Many viruses are able to bind directly to molecular targets in the myocardium to inflict damage via a range of mechanisms.30 Myocarditis is characterised by inflammatory infiltrates and myocardial injury in the absence of an ischaemic cause. Cases of COVID-19-related myocarditis have been reported, with some reviews suggesting that up to 7% of COVID-19 deaths were attributable to myocarditis.14,32 This may be an overestimate, as the clinical diagnosis in most cases is assumed rather than confirmed by myocardial biopsy.

COVID-19 myocarditis may present with a variety of symptoms, including fatigue, chest discomfort or breathlessness. In athletes, symptoms such as fatigue may be more difficult to establish at an earlier stage due to confounding factors such as the return to full participation in sports after a reduced workload.

Typical baseline investigations for those with suspected myocarditis include blood tests and ECG. Imaging investigations which may be undertaken include echocardiography and cardiac MRI (CMR). These main investigations are discussed below:33

Factors that Can Help Differentiate Physiological Adaptation from Pathological Change in Athletes

Article image
  • Blood tests: myocarditis often results in elevated levels of inflammatory markers, such as C-reactive protein. Baseline cardiac enzymes such as troponin and N-terminal pro-B-type natriuretic peptide (BNP) can also be elevated.11
  • ECG: changes include ST elevation/depression, PR depression and T wave inversion (TWI).
  • Echocardiography: echocardiographic features which may be in keeping with myocarditis include the findings of pericardial effusion; ventricular dysfunction (global or regional wall motion abnormality and reduction in ejection fraction. Left ventricular (LV) hypertrophy has been reported in cases of acute myocarditis as a consequence of myocardial oedema.34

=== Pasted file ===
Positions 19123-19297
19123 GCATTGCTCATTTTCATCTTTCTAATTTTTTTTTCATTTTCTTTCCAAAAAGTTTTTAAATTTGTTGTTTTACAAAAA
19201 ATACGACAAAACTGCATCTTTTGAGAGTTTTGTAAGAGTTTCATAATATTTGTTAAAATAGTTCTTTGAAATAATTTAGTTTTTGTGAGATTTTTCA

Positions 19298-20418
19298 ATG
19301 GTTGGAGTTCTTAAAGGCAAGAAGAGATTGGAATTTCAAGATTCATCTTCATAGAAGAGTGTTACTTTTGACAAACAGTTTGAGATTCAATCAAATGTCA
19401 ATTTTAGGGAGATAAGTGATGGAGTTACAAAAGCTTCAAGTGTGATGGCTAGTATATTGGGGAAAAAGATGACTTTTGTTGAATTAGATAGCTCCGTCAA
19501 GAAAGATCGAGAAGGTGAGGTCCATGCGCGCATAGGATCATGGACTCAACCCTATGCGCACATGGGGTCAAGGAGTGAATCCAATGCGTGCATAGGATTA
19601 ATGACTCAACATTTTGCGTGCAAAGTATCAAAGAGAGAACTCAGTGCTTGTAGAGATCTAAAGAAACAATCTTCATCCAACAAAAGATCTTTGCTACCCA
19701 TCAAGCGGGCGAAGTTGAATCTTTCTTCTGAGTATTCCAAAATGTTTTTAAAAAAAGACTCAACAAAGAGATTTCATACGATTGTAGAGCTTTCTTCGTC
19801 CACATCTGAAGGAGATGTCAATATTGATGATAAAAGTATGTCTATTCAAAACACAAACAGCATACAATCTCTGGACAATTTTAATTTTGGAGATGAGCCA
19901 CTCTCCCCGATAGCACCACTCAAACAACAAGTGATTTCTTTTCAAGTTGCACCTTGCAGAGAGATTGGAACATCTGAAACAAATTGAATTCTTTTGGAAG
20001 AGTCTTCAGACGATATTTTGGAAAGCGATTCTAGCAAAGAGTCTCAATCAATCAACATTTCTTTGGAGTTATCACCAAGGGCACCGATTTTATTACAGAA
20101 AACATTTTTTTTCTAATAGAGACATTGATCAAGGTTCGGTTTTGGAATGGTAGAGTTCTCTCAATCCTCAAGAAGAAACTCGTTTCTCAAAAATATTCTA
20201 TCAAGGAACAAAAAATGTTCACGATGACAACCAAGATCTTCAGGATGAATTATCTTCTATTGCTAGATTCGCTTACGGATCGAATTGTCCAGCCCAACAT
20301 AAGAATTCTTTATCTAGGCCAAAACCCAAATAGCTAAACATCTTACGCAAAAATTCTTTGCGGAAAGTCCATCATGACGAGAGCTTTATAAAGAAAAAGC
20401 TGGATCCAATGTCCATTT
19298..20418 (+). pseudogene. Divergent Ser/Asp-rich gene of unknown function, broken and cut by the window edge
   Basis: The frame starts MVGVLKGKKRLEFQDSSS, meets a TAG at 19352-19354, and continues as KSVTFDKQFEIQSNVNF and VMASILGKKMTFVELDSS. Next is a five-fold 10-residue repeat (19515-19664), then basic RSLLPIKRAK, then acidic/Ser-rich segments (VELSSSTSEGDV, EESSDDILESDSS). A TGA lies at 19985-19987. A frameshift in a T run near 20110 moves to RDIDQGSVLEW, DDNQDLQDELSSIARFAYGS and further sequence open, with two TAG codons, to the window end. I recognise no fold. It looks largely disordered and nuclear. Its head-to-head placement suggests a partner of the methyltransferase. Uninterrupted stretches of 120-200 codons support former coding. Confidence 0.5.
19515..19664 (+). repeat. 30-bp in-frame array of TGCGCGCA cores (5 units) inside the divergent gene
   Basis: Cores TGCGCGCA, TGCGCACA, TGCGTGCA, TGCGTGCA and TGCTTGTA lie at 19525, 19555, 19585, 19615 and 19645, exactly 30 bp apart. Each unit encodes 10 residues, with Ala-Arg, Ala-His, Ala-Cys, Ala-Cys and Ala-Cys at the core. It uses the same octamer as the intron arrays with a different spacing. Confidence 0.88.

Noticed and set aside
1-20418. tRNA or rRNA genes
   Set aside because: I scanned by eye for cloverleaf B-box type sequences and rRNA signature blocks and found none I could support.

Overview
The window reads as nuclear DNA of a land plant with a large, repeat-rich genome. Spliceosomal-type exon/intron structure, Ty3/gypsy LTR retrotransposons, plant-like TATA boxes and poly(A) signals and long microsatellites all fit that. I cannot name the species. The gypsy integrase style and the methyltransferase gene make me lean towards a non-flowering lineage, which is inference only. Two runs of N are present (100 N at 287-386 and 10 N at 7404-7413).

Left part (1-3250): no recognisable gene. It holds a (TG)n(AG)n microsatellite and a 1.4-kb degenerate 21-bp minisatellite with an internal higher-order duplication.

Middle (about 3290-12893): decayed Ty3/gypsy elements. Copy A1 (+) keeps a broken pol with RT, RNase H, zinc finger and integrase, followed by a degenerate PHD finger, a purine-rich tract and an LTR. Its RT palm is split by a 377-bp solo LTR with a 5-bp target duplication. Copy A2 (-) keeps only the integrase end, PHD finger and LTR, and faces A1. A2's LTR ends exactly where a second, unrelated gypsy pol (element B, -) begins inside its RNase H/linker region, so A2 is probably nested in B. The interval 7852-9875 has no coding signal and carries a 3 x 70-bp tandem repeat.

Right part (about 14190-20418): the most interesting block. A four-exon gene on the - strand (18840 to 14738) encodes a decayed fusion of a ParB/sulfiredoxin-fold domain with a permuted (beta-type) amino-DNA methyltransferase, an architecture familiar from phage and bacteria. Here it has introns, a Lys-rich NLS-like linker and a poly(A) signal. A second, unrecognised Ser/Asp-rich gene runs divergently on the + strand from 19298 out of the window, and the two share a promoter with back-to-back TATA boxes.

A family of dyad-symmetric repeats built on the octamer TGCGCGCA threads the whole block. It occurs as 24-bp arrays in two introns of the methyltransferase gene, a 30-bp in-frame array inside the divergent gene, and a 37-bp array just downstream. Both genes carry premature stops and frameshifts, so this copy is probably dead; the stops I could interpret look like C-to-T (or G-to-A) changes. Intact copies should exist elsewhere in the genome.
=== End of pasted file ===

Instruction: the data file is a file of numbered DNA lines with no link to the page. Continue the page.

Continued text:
• CMR: an important imaging tool in the diagnosis and risk stratification of myocarditis. Late gadolinium enhancement allows detection of fibrosis and has been shown in studies to be an adverse predictor of mortality when present.35

Diagnostic Conundrum in Asymptomatic Athletes: The Grey Zone

An understanding of the ‘grey-zone’ overlap between physiological adaptation and pathology in certain cardiac investigations is important when assessing athletes regarding potential cardiovascular complications of COVID-19. This is particularly relevant during cardiac screening of athletes who have not had COVID-19 symptoms to try to reduce the misdiagnosis of cardiac pathology. Differentiating physiology from pathology with regards to the main investigations used in preparticipation screening is described below and summarised in Figure 2.

Troponin Levels

A considerable proportion of patients hospitalised with COVID-19 have been found to have elevated troponin levels, with some reports finding this in up to 28% of affected cases.30 Care should be taken when interpreting troponin levels in asymptomatic athletes if they have recently participated in sport or training.

Several studies have reported transient troponin elevation after marathons, triathlon events, cycling and other forms of physical activity. Exercise intensity and duration cannot reliably predict the magnitude of troponin release. Cardiac biomarker alterations have been described following table tennis games and prolonged walking.36 There are reports of troponin release beginning as early as 30 minutes into sustained endurance exercise which may represent a normal response to exercise.37–39


Repolarisation changes such as TWI may be associated with COVID-19-related cardiovascular complications, such as myocarditis. However, athletic adaptation to exercise is associated with a number of ECG changes, which are also dependant on age, sex, ethnicity and sporting discipline.40–44 As a general rule men, black athletes and athletes participating in high endurance sport tend to exhibit more profound ECG changes.

Studies assessing physiological ECG changes have shown that TWI can be normal in white athletes when seen in leads V1–V2.42,44 This is more commonly seen in women (4.3% versus 1.4% in men) and more prevalent in athletes when compared to healthy sedentary controls in women (6.5% versus 3.8%) and men (2.1% versus 1.1%).